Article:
As noted on the previous page, when you paraphrase, you have to do more than change the words from the original passage. You have to also change the sentence structure. Sometimes, students will struggle with paraphrasing because they have an urge to simply use the same basic sentence or sentences and replace the original words with synomyms. This is not a method that works for effective paraphrasing.
Let’s see what that looks like. Here’s an original quote from an article about a new video game based on Thoreau’s famous work, Walden.
“The digital Walden Pond will showcase a first-person point-of-view where you can wander through the lush New England foliage, stop to examine a bush and pick some fruit, cast a fishing rod, return to a spartan cabin modeled after Thoreau’s and just roam around the woods, grappling with life’s unknowable questions.”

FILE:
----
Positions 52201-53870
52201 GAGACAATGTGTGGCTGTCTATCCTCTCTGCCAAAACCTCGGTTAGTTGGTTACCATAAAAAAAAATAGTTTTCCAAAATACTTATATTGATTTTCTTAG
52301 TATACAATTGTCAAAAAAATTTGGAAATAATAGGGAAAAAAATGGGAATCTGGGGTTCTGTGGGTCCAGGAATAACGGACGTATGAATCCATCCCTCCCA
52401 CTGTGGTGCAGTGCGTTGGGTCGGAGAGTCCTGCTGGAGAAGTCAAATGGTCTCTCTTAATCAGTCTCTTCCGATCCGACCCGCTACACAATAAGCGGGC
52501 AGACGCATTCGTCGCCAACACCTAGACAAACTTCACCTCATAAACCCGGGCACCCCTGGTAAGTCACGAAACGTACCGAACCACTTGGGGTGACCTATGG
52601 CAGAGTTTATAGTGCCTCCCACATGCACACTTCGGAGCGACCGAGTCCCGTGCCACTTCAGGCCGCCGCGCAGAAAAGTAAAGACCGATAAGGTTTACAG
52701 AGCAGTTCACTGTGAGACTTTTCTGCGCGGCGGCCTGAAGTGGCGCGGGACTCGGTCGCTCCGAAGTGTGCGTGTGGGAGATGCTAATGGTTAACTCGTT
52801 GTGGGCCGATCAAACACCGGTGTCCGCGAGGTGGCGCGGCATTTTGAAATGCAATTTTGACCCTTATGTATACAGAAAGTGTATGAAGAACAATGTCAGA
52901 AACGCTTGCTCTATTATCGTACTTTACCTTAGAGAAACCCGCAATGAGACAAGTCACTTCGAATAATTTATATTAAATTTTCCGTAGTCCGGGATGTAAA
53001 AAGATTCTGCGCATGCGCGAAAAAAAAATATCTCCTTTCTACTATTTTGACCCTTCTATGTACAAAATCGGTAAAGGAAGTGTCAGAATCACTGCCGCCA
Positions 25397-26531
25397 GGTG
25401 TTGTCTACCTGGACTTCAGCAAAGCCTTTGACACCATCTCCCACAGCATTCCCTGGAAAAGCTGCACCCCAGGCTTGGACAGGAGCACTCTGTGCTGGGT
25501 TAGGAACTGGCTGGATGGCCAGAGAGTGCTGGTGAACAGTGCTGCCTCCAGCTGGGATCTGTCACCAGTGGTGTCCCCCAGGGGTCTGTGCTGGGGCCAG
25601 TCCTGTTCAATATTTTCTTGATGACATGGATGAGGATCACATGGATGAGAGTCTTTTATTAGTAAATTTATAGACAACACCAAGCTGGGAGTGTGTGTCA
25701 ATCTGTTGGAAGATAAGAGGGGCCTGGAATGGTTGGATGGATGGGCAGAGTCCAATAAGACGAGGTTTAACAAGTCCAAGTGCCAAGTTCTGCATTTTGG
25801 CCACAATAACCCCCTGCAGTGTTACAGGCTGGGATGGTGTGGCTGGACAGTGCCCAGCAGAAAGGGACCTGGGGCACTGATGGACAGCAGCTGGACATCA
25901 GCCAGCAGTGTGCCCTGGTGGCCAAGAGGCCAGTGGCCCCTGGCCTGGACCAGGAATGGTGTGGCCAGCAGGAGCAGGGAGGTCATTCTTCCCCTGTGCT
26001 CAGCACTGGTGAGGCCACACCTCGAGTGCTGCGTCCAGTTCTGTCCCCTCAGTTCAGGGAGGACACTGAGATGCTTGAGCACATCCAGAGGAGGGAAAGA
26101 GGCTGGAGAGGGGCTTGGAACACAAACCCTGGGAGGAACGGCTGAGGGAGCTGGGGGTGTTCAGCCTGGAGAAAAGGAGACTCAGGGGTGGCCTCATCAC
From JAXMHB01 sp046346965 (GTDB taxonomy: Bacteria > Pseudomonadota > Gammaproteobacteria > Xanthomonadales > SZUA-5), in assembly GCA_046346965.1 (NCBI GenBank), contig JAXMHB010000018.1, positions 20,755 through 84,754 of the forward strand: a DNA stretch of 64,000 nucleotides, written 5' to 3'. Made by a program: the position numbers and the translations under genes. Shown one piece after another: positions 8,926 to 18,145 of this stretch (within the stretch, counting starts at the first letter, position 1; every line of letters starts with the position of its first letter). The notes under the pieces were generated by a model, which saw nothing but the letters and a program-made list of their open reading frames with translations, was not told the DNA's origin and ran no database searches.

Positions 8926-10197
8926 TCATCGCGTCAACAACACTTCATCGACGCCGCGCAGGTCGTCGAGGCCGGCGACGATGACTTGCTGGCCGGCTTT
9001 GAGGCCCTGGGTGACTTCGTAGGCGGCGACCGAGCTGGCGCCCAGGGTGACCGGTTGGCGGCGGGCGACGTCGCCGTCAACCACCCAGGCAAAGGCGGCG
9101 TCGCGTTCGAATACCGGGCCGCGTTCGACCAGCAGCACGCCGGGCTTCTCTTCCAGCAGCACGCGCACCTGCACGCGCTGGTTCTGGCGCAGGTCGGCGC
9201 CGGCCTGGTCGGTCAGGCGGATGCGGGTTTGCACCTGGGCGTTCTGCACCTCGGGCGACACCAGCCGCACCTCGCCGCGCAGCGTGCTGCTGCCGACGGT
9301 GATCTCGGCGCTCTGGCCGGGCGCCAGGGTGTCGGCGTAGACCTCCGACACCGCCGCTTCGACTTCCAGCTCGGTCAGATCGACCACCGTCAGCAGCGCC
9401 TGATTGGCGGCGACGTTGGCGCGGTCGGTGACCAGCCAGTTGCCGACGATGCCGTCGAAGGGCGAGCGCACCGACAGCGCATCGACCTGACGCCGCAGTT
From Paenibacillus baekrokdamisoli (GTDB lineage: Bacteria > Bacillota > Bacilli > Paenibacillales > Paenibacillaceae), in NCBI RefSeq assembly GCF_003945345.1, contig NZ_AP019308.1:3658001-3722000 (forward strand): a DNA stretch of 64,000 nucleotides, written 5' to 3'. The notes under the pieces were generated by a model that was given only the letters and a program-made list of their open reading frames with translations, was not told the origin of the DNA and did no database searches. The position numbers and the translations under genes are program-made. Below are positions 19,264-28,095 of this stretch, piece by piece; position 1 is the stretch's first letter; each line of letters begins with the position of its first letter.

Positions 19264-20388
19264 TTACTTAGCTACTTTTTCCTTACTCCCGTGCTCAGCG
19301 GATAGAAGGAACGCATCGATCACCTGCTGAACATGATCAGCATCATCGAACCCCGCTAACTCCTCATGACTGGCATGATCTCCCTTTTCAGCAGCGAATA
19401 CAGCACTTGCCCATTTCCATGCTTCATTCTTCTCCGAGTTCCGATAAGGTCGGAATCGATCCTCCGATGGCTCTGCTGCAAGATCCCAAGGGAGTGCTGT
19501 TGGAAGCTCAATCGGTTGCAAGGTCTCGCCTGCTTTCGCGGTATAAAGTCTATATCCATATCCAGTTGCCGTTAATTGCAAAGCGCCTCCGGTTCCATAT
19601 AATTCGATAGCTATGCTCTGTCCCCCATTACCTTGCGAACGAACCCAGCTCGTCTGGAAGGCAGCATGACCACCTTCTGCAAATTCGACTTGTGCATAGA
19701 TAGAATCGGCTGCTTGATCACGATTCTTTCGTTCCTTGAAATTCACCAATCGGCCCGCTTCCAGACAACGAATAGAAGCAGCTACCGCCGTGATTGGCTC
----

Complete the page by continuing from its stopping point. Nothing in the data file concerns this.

Here, you can see that the “paraphrase” follows the exact same structure as the orignal passage. Even though the wording has been changed, this would be considered a form of plagiarism by some because the sentence structure has been copied, taking this beyond just sharing the ideas of the passage. Let’s take a look at a better paraphrase of the passage.
In this paraphrase, the student has captured the main idea of the passage but changed the sentence structure and the wording. The student has added some context, which is often helpful in a paraphrase, by providing some background for the game.
You will now have the chance to practice your ability to recognize an effective paraphrase in the Paraphrasing Activity on the following page.